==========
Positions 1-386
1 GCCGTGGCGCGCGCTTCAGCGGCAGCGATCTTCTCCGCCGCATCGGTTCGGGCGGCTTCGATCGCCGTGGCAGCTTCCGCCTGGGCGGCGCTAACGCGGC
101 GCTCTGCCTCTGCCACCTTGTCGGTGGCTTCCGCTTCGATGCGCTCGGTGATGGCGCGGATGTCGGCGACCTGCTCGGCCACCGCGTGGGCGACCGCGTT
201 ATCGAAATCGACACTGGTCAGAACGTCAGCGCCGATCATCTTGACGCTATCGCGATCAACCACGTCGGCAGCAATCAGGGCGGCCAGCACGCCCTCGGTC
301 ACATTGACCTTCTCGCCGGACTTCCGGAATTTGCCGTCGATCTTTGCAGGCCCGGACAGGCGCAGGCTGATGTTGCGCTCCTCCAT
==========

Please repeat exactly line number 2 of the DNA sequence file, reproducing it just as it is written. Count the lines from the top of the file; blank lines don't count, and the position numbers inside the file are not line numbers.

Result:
1 GCCGTGGCGCGCGCTTCAGCGGCAGCGATCTTCTCCGCCGCATCGGTTCGGGCGGCTTCGATCGCCGTGGCAGCTTCCGCCTGGGCGGCGCTAACGCGGC